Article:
8.30pm. Friday. 2012. Breezy, dry but not warm. There’s a pink haze lying over the valley as I walk down the hill. No sound, just a few birds singing and horses tearing at grass but otherwise silent.
The growth is so thick I can’t see the badger hole in the bank of Knapweed meadow. Maybe I can put my camera there one night to watch. My hunch is it’s a maternity sett but I can’t be sure.
The stream is running fast after the torrential rain. It’s the highest I’ve seen it at this time of year. No signs of otter spraint on the stone.
The tall hedges are smothered in sweet smelling honeysuckle.
As I reach Stable oak there’s no sign of the little owls. Maybe they’ve decamped to Adam’s Oak on the hill where there’s more cover and food?
A song thrush is singing from a telephone line near the Mission, while a female gathers worms from a nearby field and swallows dive low over the lane.
Walking back down the lane bats take advantage of the knats. Several fly just over my head. Pipistrelles I think.
The stream that runs between the fields is overflowing onto the footpath and road. I’ve only seen it do this in the winter. It’s usually a dribble by now.
Reaching Knapweed meadow I spot a roe deer. There are no horses in the field at the moment, so the grass has grown long. Watching her with my binoculars I spot a fawn, then another. Twins… obviously not very old but steady enough on their feet.
Today has been the warmest day of the year so far with temps touching 17 degrees (well, that’s what it said in my car!). I decided to look a little further afield than my garden (that has very few flowering plants at the moment – something that needs rectifying) and visited the old churchyard in the village looking for bees.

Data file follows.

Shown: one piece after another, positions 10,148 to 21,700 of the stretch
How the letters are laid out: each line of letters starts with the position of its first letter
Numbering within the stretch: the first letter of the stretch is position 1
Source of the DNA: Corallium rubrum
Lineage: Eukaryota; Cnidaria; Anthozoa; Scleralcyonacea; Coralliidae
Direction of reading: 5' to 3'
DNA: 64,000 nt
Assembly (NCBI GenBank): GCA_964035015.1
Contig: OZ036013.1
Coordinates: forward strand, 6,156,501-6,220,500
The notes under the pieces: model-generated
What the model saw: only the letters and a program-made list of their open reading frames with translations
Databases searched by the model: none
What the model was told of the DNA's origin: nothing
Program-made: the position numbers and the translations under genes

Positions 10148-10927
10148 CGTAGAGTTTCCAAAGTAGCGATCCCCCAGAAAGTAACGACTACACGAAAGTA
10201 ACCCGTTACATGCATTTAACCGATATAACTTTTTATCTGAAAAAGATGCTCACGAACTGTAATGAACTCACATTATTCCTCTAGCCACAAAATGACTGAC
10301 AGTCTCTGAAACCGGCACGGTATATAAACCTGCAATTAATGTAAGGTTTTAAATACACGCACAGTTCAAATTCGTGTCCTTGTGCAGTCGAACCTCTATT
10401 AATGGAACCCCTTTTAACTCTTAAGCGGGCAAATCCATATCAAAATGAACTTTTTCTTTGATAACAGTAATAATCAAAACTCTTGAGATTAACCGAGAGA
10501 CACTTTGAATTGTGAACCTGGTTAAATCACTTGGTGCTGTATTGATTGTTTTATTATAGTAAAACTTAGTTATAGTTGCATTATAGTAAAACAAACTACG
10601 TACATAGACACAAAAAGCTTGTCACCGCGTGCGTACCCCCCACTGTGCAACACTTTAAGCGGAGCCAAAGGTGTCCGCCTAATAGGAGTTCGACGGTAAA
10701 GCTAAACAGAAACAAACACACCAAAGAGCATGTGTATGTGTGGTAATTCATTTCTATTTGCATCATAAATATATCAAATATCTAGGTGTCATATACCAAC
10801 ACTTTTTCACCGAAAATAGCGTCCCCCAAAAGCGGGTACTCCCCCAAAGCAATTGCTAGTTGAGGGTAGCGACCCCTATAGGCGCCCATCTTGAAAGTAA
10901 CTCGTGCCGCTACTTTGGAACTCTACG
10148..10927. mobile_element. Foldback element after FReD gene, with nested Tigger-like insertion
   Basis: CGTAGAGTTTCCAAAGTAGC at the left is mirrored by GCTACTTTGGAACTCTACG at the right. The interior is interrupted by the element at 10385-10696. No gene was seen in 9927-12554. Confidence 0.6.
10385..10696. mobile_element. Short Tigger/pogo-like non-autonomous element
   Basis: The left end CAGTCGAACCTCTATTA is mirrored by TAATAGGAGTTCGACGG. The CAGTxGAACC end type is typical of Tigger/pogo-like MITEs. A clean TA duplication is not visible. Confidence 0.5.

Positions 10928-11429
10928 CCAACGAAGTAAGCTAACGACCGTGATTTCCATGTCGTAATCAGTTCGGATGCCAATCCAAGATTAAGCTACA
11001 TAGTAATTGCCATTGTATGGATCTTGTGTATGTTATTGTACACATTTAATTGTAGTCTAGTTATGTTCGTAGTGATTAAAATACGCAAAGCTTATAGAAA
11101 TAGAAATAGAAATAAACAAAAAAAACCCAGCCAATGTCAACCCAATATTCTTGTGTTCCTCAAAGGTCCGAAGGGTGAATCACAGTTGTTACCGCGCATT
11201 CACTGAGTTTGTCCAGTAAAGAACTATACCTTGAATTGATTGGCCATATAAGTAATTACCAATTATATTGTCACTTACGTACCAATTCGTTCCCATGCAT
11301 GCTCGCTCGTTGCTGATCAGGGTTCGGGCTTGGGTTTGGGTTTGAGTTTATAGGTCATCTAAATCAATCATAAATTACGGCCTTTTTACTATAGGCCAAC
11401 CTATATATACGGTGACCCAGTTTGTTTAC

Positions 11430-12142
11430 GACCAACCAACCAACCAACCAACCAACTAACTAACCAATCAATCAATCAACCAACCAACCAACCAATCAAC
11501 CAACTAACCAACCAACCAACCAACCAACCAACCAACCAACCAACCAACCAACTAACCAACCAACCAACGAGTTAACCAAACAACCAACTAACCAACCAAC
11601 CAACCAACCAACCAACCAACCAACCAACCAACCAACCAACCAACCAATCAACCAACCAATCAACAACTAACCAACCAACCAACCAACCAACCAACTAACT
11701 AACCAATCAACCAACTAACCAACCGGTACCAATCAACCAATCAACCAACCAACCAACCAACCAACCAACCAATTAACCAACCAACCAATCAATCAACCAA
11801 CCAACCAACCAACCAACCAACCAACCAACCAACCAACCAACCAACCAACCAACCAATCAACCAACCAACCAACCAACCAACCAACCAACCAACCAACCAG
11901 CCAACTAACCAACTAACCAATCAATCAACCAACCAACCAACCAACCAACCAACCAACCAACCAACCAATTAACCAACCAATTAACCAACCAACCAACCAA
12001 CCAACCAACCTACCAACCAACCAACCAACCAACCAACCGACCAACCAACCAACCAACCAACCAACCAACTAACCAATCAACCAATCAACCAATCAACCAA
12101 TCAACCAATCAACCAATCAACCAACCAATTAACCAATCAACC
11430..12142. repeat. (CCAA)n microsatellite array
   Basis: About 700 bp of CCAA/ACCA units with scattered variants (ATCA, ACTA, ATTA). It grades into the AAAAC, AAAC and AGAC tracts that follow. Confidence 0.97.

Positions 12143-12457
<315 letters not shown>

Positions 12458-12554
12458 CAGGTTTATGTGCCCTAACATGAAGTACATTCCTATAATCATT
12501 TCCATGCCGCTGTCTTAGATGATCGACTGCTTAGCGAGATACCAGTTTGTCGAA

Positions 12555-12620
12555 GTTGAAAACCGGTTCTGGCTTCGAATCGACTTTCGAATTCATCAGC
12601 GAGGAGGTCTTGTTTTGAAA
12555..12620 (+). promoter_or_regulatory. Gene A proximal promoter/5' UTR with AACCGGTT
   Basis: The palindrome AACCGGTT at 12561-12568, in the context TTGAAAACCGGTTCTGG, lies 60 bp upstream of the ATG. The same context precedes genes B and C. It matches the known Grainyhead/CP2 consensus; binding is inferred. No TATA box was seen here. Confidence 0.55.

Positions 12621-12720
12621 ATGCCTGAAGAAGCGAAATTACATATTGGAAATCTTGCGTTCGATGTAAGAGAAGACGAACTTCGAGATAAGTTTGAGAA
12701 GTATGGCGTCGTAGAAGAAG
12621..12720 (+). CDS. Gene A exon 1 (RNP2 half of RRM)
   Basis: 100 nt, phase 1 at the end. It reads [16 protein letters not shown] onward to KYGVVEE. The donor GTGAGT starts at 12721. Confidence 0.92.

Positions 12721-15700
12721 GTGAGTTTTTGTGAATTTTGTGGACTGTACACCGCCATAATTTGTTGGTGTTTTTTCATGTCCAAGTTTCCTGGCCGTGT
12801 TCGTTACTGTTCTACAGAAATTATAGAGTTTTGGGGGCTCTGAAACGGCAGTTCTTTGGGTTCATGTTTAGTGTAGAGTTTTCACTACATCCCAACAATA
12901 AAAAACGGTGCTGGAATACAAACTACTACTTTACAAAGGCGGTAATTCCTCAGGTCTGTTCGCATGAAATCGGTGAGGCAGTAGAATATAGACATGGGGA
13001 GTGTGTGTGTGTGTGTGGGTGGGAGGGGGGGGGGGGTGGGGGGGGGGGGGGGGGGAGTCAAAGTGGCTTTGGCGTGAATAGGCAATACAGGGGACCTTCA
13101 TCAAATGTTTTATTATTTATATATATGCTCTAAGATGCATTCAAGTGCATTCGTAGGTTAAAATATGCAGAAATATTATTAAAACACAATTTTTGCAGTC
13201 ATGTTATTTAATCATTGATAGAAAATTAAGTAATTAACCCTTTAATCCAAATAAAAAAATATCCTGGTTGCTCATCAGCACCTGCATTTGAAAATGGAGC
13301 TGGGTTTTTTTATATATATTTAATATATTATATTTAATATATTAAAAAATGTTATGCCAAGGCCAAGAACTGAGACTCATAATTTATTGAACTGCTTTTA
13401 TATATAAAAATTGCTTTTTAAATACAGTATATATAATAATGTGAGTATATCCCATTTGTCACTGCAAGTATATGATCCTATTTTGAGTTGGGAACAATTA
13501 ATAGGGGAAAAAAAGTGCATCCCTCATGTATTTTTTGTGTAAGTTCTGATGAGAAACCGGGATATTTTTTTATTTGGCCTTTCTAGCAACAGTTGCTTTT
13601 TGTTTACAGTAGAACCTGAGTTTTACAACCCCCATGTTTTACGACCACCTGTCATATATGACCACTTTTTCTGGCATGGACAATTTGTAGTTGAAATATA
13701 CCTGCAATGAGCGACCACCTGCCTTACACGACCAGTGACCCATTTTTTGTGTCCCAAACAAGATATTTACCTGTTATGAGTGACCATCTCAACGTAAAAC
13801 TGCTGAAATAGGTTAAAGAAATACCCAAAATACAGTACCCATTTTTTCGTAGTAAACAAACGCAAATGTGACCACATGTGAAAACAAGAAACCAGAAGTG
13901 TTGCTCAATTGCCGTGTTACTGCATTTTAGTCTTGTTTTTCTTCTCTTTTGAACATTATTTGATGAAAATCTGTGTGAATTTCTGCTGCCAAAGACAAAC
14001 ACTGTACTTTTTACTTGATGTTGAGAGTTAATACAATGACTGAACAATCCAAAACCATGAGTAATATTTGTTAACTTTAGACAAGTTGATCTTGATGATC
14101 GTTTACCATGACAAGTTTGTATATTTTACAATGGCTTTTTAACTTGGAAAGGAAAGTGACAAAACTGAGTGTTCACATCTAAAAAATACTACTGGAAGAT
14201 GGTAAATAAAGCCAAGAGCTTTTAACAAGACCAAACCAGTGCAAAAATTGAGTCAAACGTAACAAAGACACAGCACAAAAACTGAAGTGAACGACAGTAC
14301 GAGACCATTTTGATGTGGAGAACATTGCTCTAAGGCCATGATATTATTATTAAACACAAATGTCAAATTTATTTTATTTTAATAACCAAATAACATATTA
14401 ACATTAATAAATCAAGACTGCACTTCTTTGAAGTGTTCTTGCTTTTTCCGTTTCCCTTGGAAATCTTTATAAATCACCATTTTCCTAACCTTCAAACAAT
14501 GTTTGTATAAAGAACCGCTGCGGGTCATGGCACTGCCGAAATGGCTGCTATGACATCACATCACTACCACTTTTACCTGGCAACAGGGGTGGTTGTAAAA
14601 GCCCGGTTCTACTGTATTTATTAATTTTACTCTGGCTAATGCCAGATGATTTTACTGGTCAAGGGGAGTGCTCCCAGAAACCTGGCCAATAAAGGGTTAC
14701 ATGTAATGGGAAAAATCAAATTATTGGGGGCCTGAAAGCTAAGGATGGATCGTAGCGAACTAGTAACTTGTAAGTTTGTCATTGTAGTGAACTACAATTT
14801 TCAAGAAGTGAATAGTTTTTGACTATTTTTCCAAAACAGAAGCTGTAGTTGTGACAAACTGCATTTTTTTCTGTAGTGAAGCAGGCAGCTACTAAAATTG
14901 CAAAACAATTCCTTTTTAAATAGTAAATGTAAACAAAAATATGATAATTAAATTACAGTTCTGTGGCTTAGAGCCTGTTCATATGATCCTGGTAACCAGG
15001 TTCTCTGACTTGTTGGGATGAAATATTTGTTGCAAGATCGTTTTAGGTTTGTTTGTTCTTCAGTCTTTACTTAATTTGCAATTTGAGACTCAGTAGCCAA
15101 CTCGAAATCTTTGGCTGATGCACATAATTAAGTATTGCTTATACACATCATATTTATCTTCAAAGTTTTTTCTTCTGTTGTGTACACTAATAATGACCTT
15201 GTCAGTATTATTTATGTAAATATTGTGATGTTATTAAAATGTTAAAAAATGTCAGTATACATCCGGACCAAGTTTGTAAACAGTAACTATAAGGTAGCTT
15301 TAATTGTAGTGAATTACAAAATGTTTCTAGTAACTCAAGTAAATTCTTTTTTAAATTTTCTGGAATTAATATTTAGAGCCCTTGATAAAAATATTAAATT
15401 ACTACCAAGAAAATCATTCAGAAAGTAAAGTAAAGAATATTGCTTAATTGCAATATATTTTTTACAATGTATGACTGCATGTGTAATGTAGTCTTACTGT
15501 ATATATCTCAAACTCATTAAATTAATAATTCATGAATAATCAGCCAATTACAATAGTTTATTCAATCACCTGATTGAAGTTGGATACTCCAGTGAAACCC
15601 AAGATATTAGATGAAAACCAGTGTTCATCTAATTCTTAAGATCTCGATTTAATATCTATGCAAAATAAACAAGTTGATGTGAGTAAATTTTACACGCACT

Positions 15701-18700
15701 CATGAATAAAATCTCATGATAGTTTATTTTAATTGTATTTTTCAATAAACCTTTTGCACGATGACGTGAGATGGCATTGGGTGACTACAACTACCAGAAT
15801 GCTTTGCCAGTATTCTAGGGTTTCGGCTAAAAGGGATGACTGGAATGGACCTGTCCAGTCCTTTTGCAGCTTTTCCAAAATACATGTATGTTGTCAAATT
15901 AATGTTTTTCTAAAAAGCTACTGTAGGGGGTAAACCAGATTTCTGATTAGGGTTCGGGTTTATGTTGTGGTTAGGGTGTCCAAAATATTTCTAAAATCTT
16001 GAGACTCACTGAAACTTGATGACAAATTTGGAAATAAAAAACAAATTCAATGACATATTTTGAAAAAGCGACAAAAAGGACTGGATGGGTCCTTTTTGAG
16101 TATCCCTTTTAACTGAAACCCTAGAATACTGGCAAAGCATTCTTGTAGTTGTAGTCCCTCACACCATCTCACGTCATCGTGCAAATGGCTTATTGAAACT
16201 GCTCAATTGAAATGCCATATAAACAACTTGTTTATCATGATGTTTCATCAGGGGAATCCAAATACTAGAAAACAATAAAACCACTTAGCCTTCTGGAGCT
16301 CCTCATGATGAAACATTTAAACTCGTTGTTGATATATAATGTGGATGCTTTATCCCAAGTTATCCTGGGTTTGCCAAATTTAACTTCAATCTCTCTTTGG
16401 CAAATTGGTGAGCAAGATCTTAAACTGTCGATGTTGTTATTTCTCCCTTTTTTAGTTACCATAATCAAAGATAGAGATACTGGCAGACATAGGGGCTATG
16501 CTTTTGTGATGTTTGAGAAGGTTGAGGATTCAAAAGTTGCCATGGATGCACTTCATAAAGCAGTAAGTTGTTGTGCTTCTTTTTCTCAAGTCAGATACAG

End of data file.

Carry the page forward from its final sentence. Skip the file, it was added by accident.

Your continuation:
Andrena flavipes or Yellow legged mining bee (female)
Are you thinking that there’s no wildlife worth looking for now that September is here? All the good stuff has migrated or is starting to hide itself away? Rubbish. There’s a very special little bee that you might like to look for right now…
“Are you a Hardy Woman?” the Dorset Wildlife Trust press release seemed like it was speaking to me “Can you survive on Brownsea Island for a weekend without your hairdryer and mobile phone?” Easy I thought. That was June when putting my name down for a sponsored weekend under the stars seemed like a good idea. Now it was September 11th and the day of the event had arrived. Why was I doing it? Had I been inflicted by some strange mid-life madness? Would anyone sponsor me? Who knows…
Autumnwatch 2009 will be spread over a longer period this year but just one hour per week. The first programme will be on Friday 2nd October and the last on Friday 20th November. Is this a good idea?
THIS BLOG IS NOT RUN BY BBC AUTUMNWATCH
OK, I’ve got to make a confession. I hadn’t realised quite how gorgeous the humble honey bee actually was until today.
Sorry! I never seem to have time to blog at the moment. I’m either photographing wildlife, filming it, adding it to Flickr (see my stuff here), Tweeting about it (my Tweets are here) or adding stuff to Facebook. Far too many online thingys to deal with… my life used to be simple! Anyway, the other day I went for a very wildlife-y walk around my favourite part of Corfe Mullen.